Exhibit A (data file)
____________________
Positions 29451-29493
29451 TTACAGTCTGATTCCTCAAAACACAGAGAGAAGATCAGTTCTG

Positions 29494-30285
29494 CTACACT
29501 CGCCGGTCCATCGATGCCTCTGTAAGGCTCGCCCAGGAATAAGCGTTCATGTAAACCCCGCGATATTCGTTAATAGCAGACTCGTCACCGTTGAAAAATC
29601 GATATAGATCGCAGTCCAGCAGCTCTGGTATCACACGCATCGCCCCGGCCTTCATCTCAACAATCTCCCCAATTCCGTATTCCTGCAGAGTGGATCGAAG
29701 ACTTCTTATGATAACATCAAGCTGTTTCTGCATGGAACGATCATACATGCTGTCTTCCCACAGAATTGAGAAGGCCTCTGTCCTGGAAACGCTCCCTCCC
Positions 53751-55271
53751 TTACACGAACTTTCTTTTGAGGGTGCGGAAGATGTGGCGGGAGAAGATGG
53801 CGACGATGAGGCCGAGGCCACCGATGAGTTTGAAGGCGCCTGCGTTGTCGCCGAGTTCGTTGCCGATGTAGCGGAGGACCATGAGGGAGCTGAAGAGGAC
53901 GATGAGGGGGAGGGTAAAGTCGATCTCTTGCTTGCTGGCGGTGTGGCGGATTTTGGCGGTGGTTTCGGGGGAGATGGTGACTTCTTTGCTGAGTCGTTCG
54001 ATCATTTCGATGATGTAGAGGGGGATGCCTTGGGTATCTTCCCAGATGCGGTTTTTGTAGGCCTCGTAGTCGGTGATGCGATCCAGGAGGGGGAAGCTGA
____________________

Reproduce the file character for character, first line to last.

Positions 29451-29493
29451 TTACAGTCTGATTCCTCAAAACACAGAGAGAAGATCAGTTCTG

Positions 29494-30285
29494 CTACACT
29501 CGCCGGTCCATCGATGCCTCTGTAAGGCTCGCCCAGGAATAAGCGTTCATGTAAACCCCGCGATATTCGTTAATAGCAGACTCGTCACCGTTGAAAAATC
29601 GATATAGATCGCAGTCCAGCAGCTCTGGTATCACACGCATCGCCCCGGCCTTCATCTCAACAATCTCCCCAATTCCGTATTCCTGCAGAGTGGATCGAAG
29701 ACTTCTTATGATAACATCAAGCTGTTTCTGCATGGAACGATCATACATGCTGTCTTCCCACAGAATTGAGAAGGCCTCTGTCCTGGAAACGCTCCCTCCC
Positions 53751-55271
53751 TTACACGAACTTTCTTTTGAGGGTGCGGAAGATGTGGCGGGAGAAGATGG
53801 CGACGATGAGGCCGAGGCCACCGATGAGTTTGAAGGCGCCTGCGTTGTCGCCGAGTTCGTTGCCGATGTAGCGGAGGACCATGAGGGAGCTGAAGAGGAC
53901 GATGAGGGGGAGGGTAAAGTCGATCTCTTGCTTGCTGGCGGTGTGGCGGATTTTGGCGGTGGTTTCGGGGGAGATGGTGACTTCTTTGCTGAGTCGTTCG
54001 ATCATTTCGATGATGTAGAGGGGGATGCCTTGGGTATCTTCCCAGATGCGGTTTTTGTAGGCCTCGTAGTCGGTGATGCGATCCAGGAGGGGGAAGCTGA